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Charles Allen Whitney (1929-2017)

Author, editor, and popularizer of astronomy Whitney shared his expertise in variable stars with a broad audience.

Published onFeb 13, 2023
Charles Allen Whitney (1929-2017)
Figure 1

Photo credit: American Association of Variable Star Observers (AAVSO)

Stellar atmospheres and pulsation researcher Charles A. Whitney, long-time resident of Weston, Massachusetts, laid his pen to rest on Monday, May 22, 2017, succumbing to complications from a broken hip (Alcock 2017). He was 88 years old.

The son of a civil engineer, Whitney was born in Milwaukee, Wisconsin. By his own description he “entered astronomy as a young boy … at the back end of a telescope under a clear sky” (Whitney 1975). As a teenager he spent one summer working as an assistant in an observatory before majoring in physics at MIT. After graduating in 1951, Whitney remained in Boston, attending graduate school at Harvard. In addition to completing a Ph.D. thesis on the pulsations of Cepheid variables under Richard Nelson Thomas, Whitney took advantage of the famous photographic and prism plates repository at the Harvard College Observatory for projects on the historical spectrum of eta Carinae in 1893 and the light curve of Nova Aquilae 1952 (Whitney 1952a, 1952b). After completing his Ph.D. in 1955, Whitney spent a year as an NSF Postdoctoral Fellow at the Institut d’Astrophysique in Liege, Belgium, before joining the staff of the Smithsonian Astrophysical Observatory (SAO). In addition to his research on variable stars, Whitney engaged in pioneering work on the interactions between satellites and our atmosphere in the early years of the Space Age. In 1958 he became affiliated with Harvard, first as a lecturer and rising to the rank of Professor of Astronomy a decade later. He became Professor Emeritus in 1989 and retired from the SAO in 1995. Whitney was also a member of the IAU.

Whitney’s love for both formal and informal teaching was expressed not only through the courses he provided to undergraduate and graduate students at Harvard, but his pedagogical research, popular-level works in astronomy, and by serving on the advisory committee for the Children’s Television Workshop science series 3-2-1 Contact. Whitney was affiliated with the Harvard-Smithsonian Center for Astrophysics Science Education Department from 1989-1995, working with Philip Sadler and others on projects integrating computer simulations into physics and astronomy education. His popular-level celebration of the process of discovery in astronomy, The Discovery of Our Galaxy, was a finalist in the 1972 National Book Awards, and his Whitney’s Star Finder: A Field Guide to the Heavens was first published in 1974 and enjoyed several editions. Whitney introduced the famous work in navigation education of fellow Harvard astronomer Frances W. Wright to a new generation through Learn to Navigate by the Tutorial System Developed at Harvard (1991) and with co-author Kenneth R. Lang invited readers on a journey through our celestial neighborhood in Wanderers in Space: Exploration and Discovery in the Solar System (1991). He also shared his astronomical expertise with the art community through his detailed scientific interpretation of Vincent Van Gogh’s paintings (Whitney 1986).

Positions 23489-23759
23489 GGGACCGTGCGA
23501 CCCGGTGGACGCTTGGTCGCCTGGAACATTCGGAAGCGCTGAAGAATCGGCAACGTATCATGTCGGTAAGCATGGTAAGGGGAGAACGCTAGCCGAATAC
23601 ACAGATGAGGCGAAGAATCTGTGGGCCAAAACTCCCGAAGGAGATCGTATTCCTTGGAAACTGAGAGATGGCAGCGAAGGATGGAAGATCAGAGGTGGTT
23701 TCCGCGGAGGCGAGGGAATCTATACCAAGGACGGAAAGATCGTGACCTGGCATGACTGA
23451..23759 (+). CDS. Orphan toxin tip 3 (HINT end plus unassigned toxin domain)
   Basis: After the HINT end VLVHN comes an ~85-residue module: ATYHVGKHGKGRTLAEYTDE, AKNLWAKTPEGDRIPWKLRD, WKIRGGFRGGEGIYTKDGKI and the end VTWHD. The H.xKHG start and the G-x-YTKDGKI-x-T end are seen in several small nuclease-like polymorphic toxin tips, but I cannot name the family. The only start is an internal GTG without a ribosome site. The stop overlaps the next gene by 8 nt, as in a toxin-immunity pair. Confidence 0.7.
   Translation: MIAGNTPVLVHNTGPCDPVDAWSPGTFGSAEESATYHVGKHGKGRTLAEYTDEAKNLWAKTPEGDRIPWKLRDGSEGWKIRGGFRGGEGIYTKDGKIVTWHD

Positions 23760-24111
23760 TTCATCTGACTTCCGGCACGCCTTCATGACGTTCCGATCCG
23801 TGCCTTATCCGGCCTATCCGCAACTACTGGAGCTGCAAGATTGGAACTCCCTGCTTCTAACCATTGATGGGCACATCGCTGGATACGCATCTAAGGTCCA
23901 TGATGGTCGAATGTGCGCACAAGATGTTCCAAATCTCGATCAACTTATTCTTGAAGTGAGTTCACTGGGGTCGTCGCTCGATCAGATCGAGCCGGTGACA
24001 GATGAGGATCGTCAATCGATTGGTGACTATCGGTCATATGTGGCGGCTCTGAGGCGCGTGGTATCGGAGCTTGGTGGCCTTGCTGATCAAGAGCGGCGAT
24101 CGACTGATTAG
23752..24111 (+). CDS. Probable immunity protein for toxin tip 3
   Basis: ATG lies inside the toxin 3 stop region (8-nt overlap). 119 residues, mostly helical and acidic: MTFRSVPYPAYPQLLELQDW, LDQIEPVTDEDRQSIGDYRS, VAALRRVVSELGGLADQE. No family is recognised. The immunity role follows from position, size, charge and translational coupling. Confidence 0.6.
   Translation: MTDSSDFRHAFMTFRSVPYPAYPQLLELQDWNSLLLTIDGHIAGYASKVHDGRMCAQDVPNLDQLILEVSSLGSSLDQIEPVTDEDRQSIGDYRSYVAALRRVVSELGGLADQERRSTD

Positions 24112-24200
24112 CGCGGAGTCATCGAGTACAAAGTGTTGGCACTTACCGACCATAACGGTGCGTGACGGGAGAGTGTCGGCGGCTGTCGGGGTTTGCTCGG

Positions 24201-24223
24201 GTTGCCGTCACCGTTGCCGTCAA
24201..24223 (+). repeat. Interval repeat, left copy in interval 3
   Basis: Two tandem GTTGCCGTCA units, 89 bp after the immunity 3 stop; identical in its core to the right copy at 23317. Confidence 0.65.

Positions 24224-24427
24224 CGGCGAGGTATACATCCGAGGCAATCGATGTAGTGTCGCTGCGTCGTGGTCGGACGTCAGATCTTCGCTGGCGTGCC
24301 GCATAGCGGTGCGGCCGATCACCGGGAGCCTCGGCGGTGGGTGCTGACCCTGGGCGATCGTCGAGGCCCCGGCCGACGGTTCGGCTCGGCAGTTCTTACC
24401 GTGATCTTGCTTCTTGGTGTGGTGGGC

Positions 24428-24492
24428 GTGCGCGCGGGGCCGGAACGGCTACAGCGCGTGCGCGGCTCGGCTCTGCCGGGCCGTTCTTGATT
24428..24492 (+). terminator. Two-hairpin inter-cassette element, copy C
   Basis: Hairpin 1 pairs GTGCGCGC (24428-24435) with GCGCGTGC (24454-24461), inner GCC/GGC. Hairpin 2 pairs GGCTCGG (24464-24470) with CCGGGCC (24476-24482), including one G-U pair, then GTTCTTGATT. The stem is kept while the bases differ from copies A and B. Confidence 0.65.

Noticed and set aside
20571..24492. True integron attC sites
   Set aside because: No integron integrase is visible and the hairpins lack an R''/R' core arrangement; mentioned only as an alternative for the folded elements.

One of Whitney’s longest running projects was as volunteer editor of the Journal of the American Association of Variable Star Observers (JAAVSO), a task he admitted particularly appealed to him because “as I suppose is true of many teachers, I love words” (Whitney 1975). Director Janet Mattei recruited Whitney to take the reins of the journal in 1975, tasking him with upgrading and standardizing the format and content of the journal (Williams and Saladyga 2011). Whitney ultimately served as JAAVSO editor for 34 years, finally passing the baton in 2009. Long-time AAVSO staff member Elizabeth Waagen fondly recalled Whitney’s visits to the organization’s headquarters in Cambridge to work with her on the journal, and noted that he was often included in staff social events. A fan of standard poodles, Whitney routinely brought one dog in particular, Monique, to headquarters with him in his later years.

In his first editor’s note in JAAVSO, Whitney opined that “I am convinced that any amateur can stand under the stars alongside those who have access to the largest telescopes in the world” (Whitney 1975). His decades of service to the field he loved certainly reflect this philosophy.

References

  • Alcock, C. (2017) Charles A. Whitney. IAU.

  • Lang, K. R., and C. A. Whitney (1991) Wanderers in Space: Exploration and Discovery in the Solar System. Cambridge: Cambridge University Press.

  • Waagen, E. O. (2023) Charles Whitney. Personal communication.

  • Whitney, C. A. (1952) The Light Curve of Nova Aquilae, 1952. Bulletin of the Harvard Observatory 921: 27-8.

  • Whitney, C. A. (1952) The Spectrum of Eta Carinae in 1893. Bulletin of the Harvard Observatory 921: 8-14.

  • Whitney, C. A. (1971) The Discovery of Our Galaxy. New York: Knopf.

  • Whitney, C. A. (1975) Editor’s Note. Journal of the American Association of Variable Star Observers 4: 1.

  • Whitney, C. A. (1975) Whitney’s Star Finder: A Field Guide to the Heavens. New York: Knopf.

  • Whitney, C. A. (1986) The Skies of Vincent Van Gogh. Art History 9(3): 351-62.

  • Whitney, C. A., and F. W. Wright (1991) Learn to Navigate by the Tutorial System Developed at Harvard. Centreville, MD: Cornell Maritime Press.

  • Williams, T. R., and M. Saladyga (2011) Advancing Variable Star Astronomy. Cambridge: Cambridge University Press.

Additional References

Whitney’s AstroGen entry

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